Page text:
Step 3 Planning your video

It's time to start making decisions. This is a big section full of advice. Go through it bit by bit.

Map illustrating a path
A movie clapboard

It's time to get ready to film. In this section we will provide advice to help you get ready and make your V-Resume the best it can be.

There are a lot of hints and tips so please don't be overwhelmed – many you have done already or think of quite naturally. Remember to take things bit by bit, with breaks whenever you need.


Timing of your Video

It is important to keep your V-Resume only 1-2 minutes (no longer than 3 minutes though). This will keep the employer interested. Here is a rough guide of how you can time out your video. You can choose the order that flows the best later.

  • 5-10 seconds:
    Introduce yourself. Welcome your viewers to your Video Resume.
  • 20-30 seconds:
    Tell them about yourself. Talk about your education and where you went to school. Tell the viewer about your personality.
  • 25-35 seconds:
    If you have a current job, talk about it and your responsibilities. Explain what other job roles you can fill because of your experience. You may wish to mention the sort of work you are looking for now.
  • 20-30 seconds:
    Explain what your manager or co-workers or close friends would say about you. Include what you are really good at and can bring to a potential employer.
  • 3-5 seconds:
    State where the viewer can find more information (Eg, Written resume or a website that may show some of your work.)
  • 5-10 seconds:
    Lastly, thank the viewer for watching your Video Resume and end with a call to action. A call to action is a sentence that encourages the viewer to make contact with you.

What to say

There are many options on what you can say in your video and what this could look like. Two options are provided here:

Option 1: Use your script and look directly at the camera

A script is what you want to say in your V-Resume.

One way to create your video is to speak directly to the camera. You sit, speak your script with camera at the same height as your eyes.

Click 'How to write your script' below for more information.

How to write your script

Writing a script

A script is what you want to say in your V-Resume.

For many it is helpful to know what you want to say before you start filming. By writing a script, you have something you can practice before you start filming.

By knowing what you want to say, you will be more confident and relaxed in front of a camera.

The good news is that you already have a great start in writing your script! In Step One and Step Two you identified what is important to you. These can be used in your script.


Consider having someone sit behind your camera for your first few recordings, so that you'll be presenting to a real person.

Tips for your script

Not too personal

Avoid giving detailed information about you, your family or friends, and pets. You want this to be about your skills not your home life.

Be Measurable

When talking about your skills, give details about how much or how many.

Don't repeat your written resume

Don't repeat what is already in your written resume. Show your personality,

Keep it short

With only 1-2 minutes for your whole V-Resume you want to list the most important points.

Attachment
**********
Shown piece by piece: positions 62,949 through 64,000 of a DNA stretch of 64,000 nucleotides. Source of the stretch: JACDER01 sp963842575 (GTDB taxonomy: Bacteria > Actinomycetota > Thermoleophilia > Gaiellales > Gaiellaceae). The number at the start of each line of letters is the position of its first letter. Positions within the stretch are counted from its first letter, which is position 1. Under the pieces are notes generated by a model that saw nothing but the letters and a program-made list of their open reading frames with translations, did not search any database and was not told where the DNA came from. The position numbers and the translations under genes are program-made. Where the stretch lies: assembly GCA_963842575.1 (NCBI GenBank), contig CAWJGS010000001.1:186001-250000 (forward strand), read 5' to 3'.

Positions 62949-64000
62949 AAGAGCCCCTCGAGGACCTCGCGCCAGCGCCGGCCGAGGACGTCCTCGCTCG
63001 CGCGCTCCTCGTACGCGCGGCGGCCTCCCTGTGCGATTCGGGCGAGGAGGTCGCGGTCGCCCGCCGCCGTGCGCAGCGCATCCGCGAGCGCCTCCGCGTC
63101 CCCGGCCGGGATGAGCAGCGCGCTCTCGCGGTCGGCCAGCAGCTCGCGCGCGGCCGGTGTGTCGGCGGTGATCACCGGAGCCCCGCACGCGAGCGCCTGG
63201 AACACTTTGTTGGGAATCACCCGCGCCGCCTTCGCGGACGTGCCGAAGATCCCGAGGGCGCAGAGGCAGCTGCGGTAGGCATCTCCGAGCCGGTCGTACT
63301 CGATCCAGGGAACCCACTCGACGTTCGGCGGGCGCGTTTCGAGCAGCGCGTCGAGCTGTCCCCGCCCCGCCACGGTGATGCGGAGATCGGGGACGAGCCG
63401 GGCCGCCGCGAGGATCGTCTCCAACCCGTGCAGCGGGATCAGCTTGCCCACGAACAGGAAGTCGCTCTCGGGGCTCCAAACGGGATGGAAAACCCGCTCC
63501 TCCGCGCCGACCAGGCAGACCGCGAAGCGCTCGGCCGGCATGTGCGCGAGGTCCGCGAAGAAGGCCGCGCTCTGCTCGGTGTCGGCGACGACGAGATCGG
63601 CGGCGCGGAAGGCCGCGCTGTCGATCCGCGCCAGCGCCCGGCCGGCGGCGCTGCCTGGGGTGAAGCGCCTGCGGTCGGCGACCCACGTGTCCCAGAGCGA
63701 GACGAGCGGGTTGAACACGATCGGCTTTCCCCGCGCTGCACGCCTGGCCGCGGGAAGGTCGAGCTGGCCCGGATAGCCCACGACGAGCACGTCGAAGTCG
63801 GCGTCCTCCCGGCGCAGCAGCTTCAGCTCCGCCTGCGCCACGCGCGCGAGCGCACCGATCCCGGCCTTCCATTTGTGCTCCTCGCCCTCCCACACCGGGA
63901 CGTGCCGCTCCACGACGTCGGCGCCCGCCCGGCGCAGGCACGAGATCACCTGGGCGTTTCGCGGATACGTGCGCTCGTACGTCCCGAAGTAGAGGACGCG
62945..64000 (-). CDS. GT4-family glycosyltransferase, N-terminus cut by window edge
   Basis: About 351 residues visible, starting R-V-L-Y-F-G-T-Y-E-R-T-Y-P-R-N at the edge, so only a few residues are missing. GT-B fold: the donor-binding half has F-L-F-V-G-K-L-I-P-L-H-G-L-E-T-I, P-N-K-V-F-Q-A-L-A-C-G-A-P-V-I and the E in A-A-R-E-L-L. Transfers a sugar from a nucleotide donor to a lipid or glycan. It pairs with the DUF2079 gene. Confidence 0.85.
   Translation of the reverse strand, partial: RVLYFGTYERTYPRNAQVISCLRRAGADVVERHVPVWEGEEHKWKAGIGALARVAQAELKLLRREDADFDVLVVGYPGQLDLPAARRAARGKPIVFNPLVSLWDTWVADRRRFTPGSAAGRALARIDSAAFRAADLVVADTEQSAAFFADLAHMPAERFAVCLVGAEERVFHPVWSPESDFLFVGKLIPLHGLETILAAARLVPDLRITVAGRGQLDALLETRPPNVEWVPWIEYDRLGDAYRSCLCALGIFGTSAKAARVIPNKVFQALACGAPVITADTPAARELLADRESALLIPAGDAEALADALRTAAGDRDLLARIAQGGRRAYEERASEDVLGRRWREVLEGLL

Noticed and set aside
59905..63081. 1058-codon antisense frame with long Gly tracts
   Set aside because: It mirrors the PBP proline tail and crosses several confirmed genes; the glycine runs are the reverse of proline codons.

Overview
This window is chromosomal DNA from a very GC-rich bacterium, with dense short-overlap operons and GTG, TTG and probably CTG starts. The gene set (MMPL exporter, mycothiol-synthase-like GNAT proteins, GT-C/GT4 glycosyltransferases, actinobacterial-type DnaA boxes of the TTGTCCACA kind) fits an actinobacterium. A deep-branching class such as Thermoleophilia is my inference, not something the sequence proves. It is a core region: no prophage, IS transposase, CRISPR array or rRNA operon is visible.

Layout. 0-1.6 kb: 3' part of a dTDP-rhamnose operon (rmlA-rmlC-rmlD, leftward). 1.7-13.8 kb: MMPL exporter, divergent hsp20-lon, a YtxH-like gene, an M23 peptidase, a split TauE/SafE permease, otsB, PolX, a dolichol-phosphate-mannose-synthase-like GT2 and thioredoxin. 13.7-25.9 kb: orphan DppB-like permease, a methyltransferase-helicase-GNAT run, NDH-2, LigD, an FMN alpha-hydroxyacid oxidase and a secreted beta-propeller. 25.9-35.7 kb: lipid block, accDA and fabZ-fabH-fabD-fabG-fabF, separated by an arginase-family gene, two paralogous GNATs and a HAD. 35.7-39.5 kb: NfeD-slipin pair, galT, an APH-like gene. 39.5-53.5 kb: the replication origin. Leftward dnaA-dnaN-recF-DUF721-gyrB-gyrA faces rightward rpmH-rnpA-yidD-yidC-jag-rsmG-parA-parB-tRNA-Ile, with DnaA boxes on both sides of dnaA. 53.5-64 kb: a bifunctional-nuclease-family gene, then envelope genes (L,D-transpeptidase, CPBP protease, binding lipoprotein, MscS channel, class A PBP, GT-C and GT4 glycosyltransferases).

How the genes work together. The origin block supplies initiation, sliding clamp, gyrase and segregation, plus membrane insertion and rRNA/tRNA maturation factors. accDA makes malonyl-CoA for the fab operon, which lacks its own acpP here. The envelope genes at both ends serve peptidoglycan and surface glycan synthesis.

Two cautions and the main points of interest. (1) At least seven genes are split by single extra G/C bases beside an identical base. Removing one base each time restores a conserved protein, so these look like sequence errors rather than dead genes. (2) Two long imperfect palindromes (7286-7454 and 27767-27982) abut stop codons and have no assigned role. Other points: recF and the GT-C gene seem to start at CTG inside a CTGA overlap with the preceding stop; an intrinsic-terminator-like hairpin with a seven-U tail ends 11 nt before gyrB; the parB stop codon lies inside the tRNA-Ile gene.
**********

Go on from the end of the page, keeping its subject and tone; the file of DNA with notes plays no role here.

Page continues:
Practice, Practice, Practice

You don't want to sound scripted in your video resume. Aim to hit the key points while coming across as naturally as possible. You want to sound friendly and confident.

Tiahnee practiced her script many times before it was filmed. On filming day she read her script out loud then looked up and spoke to the camera. She did at least three takes or short videos of the same sentence to get different facial expressions.

Let's write your script

You can write your script in the Jobseeker Workbook, the V-Partner Booklet or use the 'Answers and Script' menu option on this V-Resume website. It is here you can write your script and print it.

A script is best used for when you are speaking directly to camera.

Option 2: Interviewed by your V-Partner

Another way to create your video is to be ‘interviewed’ by your V-Partner.

Click ‘How to be interviewed’ below for more information.

How to be interviewed

Your V-Partner can ask you questions from Step One and Step Two and you film your answer. So you will be looking slightly to one side of your camera in your final video. It is recommended you sit at a table for this option as it looks more relaxed and friendly.

Stick to those questions that had the 'Most Important' information from Step One and Step Two. Feel free to ask others too.

Use the Timing layout shown in the section above. This helps you stay focussed whilst having a conversation.

  • Sit up and smile
  • Pretend the camera isn’t there and you are talking to your V-Partner
  • You can write a script for your answer, but it is encouraged to just answer like you did in Step One and Step Two
  • Have your V-Partner keep a track of each little video you make. Write down what video it is so you can easily find your best ones later on.

The V-Partner’s voice can be taken out of the video if you choose in Step Five – How to put your video together.

Remember to wait a few seconds between question and answer, this will help with editing later on. Ask the same question a few times, a few different versions of the same answer is helpful!